They may already be household names, but the world’s biggest brands still see the value in connecting with consumers face to face. In fact, experiential marketing, which focuses on engaging consumers in immersive, tactile experiences, is becoming increasingly popular — for brands of all sizes.
Why? Because the emotional connections created by real-life interactions simply can’t be replicated online.
Here are five recent experiential activations held by a variety of top global brands. From product launches to conferences, live experiences help brands connect with their customers, shareholders, and staff. Check them out to get inspiration for how you can use experiences to build brand loyalty, no matter how big your brand.
1. Shell harnesses virtual reality to drive understanding of a complex concept
“Working with Shell scientists, we created a narrative following the twists and turns of a droplet of fuel traveling from the forecourt pump through an engine,” says Imagination.
The experience made its debut at the Canadian Grand Prix 2014, where it was first taken for a spin by Scuderia Ferrari driver Kimi Raikkonen.
Fiona McHugh, Global PR Manager of Shell V-Power Fuels, said: “This was a fantastic opportunity for us to work alongside ground-breaking technology like Oculus Rift to showcase what our product can actually do. Essentially, what we came out with was a new, unique approach to talking about the science in an accessible way.”
2. Nissan impresses top motoring journalists with ‘rogue trip’
To launch its new Altima and Rogue models, Nissan Canada planned an unforgettable road trip for 15 lucky journalists.
The ‘Altimate Rogue Trip’ was a 7-day road trip along the historic Route 66, which spans from Chicago to Los Angeles. Covering more than 2,485 miles, this was the ultimate test to see how comfortable Nissan’s leading sedan and smaller crossover vehicle are over long distances.MCI Canada joined forces with Toronto-based events agency Event Spectrum for the event. According to MCI, “The journalists got a real feel for the all-new models during the drive, and took part in fun activities including horseback riding and camping in the Grand Canyon. They also left their mark at the “Cadillac Ranch” art installation – 10 vehicles buried in a farmer’s field where visitors are encouraged to add to the art!”
3. Moët & Chandon uncorks a multi-sensory experience for buyers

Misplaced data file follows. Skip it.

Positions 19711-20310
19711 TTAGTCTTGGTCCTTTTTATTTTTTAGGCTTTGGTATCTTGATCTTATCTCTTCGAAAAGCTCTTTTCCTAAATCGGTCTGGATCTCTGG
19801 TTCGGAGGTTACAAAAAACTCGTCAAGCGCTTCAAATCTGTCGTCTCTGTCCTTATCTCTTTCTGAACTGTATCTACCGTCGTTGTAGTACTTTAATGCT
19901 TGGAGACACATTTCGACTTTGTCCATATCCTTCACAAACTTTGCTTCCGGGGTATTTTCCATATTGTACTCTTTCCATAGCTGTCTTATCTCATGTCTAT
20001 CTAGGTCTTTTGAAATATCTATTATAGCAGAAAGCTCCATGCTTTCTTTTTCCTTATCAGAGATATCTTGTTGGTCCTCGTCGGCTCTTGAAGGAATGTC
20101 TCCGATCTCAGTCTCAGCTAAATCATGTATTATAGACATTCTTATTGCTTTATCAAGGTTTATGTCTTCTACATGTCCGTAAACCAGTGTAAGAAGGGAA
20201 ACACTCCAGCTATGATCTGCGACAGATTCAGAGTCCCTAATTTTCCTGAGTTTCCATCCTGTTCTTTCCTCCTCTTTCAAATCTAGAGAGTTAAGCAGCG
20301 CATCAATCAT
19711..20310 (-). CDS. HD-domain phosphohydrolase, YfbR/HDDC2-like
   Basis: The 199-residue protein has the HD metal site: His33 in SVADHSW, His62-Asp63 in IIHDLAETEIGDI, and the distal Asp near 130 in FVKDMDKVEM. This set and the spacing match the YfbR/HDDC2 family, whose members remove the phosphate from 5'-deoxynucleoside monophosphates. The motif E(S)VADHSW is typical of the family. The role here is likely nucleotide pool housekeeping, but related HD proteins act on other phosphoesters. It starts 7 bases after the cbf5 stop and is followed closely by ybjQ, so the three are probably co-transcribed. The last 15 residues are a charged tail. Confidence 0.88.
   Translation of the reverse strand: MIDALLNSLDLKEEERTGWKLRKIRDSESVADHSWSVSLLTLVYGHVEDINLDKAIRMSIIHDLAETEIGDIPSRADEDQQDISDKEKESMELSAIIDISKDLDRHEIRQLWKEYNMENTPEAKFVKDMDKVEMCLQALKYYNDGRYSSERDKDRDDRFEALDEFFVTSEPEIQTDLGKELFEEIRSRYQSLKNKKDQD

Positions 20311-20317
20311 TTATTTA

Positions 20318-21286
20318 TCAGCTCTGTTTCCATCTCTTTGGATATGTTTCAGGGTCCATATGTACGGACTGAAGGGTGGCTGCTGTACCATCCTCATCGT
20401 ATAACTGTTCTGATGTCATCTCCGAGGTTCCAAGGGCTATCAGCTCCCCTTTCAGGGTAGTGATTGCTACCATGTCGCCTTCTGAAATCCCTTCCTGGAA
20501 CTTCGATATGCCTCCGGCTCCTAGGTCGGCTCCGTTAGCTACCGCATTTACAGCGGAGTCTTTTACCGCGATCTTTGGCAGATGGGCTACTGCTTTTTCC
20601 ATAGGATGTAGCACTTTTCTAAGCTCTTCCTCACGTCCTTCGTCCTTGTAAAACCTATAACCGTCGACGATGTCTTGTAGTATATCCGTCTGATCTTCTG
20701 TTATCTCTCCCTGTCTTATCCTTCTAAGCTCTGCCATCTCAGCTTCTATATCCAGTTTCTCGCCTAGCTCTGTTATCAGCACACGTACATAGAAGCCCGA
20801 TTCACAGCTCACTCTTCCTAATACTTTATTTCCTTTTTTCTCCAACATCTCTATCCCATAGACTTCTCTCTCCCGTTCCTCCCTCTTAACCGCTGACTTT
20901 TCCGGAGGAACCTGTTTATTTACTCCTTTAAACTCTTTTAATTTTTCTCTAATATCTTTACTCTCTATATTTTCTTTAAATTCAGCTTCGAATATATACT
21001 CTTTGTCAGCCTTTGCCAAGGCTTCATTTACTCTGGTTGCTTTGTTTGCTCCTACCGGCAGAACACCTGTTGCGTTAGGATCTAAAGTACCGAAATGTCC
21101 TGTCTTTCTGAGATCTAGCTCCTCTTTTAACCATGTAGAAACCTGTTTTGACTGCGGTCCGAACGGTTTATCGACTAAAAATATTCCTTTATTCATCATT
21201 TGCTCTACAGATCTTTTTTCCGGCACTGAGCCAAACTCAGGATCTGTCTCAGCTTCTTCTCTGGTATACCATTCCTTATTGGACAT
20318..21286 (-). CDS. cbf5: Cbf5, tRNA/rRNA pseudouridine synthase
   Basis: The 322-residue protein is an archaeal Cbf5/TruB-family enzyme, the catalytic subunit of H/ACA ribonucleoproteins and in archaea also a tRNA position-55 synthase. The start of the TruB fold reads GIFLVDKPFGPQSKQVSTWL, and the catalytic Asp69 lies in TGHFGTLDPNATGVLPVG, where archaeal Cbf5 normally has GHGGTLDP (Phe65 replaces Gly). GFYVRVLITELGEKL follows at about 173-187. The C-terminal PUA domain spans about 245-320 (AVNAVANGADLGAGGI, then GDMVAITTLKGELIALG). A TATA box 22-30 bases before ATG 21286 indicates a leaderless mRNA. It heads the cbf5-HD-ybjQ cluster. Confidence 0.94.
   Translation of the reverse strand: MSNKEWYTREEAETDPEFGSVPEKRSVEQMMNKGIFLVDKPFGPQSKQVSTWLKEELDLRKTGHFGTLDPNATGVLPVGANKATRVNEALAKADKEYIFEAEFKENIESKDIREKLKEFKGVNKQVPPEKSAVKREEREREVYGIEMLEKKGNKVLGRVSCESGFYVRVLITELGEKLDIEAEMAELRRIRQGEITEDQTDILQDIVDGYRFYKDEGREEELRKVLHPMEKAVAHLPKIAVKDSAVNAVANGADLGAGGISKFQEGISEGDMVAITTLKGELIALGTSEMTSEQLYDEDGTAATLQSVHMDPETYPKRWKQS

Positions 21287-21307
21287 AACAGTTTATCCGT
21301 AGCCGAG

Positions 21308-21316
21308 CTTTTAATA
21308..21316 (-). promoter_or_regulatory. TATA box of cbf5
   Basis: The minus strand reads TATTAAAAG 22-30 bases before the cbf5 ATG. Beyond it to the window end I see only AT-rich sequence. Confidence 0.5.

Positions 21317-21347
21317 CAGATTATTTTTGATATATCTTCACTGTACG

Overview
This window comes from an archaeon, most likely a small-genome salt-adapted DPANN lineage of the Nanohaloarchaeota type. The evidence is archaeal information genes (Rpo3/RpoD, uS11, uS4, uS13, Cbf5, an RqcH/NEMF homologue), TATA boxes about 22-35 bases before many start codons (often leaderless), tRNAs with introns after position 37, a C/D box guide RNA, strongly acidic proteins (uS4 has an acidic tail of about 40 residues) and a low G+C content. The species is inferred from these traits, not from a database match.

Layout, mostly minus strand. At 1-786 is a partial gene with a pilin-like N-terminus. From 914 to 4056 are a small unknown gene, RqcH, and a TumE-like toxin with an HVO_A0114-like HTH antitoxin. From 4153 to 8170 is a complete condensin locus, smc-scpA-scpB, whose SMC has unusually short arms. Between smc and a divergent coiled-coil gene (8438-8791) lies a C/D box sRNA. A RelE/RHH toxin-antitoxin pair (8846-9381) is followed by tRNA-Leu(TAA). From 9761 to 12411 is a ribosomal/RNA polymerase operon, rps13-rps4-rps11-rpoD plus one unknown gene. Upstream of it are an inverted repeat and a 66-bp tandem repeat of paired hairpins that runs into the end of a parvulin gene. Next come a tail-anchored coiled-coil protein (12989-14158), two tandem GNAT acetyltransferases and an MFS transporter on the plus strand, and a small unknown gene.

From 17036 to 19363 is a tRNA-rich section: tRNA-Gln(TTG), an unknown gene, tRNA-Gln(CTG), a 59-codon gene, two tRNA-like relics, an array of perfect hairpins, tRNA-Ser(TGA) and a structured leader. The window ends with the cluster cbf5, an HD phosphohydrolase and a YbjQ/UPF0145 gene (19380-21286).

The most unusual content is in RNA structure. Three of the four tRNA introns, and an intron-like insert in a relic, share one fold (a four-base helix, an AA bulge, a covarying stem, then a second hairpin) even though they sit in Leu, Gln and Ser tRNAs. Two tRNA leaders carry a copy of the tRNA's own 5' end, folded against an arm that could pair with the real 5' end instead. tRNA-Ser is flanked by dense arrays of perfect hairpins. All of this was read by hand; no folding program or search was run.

Champagne house Moët and Chandon partnered with The Concerto Group to launch the ‘Moët Academy,’ an immersive, educational experience where guests were taken on a multi-sensory journey from grape to glass.Held over two weeks at London venue OXO2, 750 buyers, journalists, and special guests were treated to an in-depth tasting, featuring the Moët & Chandon range.
In several experience rooms, the vineyards of the Champagne region were recreated, complete with real vines. Clever backdrops brought the outside in, with vineyard-inspired focal points completing the look.
Guests benefitted from some insider knowledge, courtesy of Masters of Wine Susie Barrie and Peter Richards, who divulged secret tips about all things ‘bubbly.’ They were then able to experience the magic of Champagne first-hand while taking in London’s panoramic views.
4. Google gatecrashes a gig to target fans
Google asked events agency Jack Morton to help it connect with attendees at Asia Pacific International Music Summit, a conference for thought-leaders in electronic music.
The internet giant wanted to target attendees at the closing party, where DJ Paul Oakenfold was headlining.
“Google approached us to turn the experience into something extraordinary – using the opportunity to drive people to their platforms, create ongoing conversations with fans, and prove that they understand the industry,” states Jack Morton.“The big challenge was that the summit was an existing event with a superstar DJ. So, how could we use Google’s platforms to enhance the experience (not only fulfilling their objectives but also making it the party of the year) without making it a ‘Google’ event?”
The event agency came up with the idea of using bioreactive wristbands that would track the wearer’s emotion and biometric data (heartbeat, body temperature, sweat level, etc.).
This was used to create beautiful reactive art, as well as highlight who was dancing the hardest, and which tracks garnered the best reaction from the crowd. Oakenfold could view this data in real-time and react accordingly.
The entire experience was streamed live to the world via Google+ Hangouts and YouTube. Paul Oakenfold also took part in a pre-event Google Hangout to boost fan interaction and interest in the event.
5. Disney trains ‘Social Media Moms’ to spread the magic
Disney taps the influence of moms across social media with an annual conference for bloggers and Twitter users. Their Social Media Moms Celebration brings together around 1,300 carefully vetted social media influencers. This year’s attendees had a combined Twitter following of 5 million people.At the day-long conference, the moms attend motivational sessions and receive social media tips and Disney updates. This year, they learned how to use Pinterest data, heard from 11-year-old lemonade stand entrepreneur Vivienne Harr, and listened to a Pixar producer talk about the Disney-owned animation studio.
Disney does not tell the mothers what to write or tweet about, and doesn’t require them to post. Still, this year’s SMMC event generated 28,500 tweets, 4,900 Instagram photos, and 88 blog posts. Interestingly, the were all overwhelmingly positive about the brand.
Want to hear advice on creating incredible live experiences, straight from experiential marketing pros? Check out this tip sheet, “Inside Experiential Marketing: Big-Name Brands Share Secrets to Creating Unforgettable Experiences.” You’ll get insider tips and hear lessons learned from experts at Airbnb, Lyft, Blurb, and PayPal.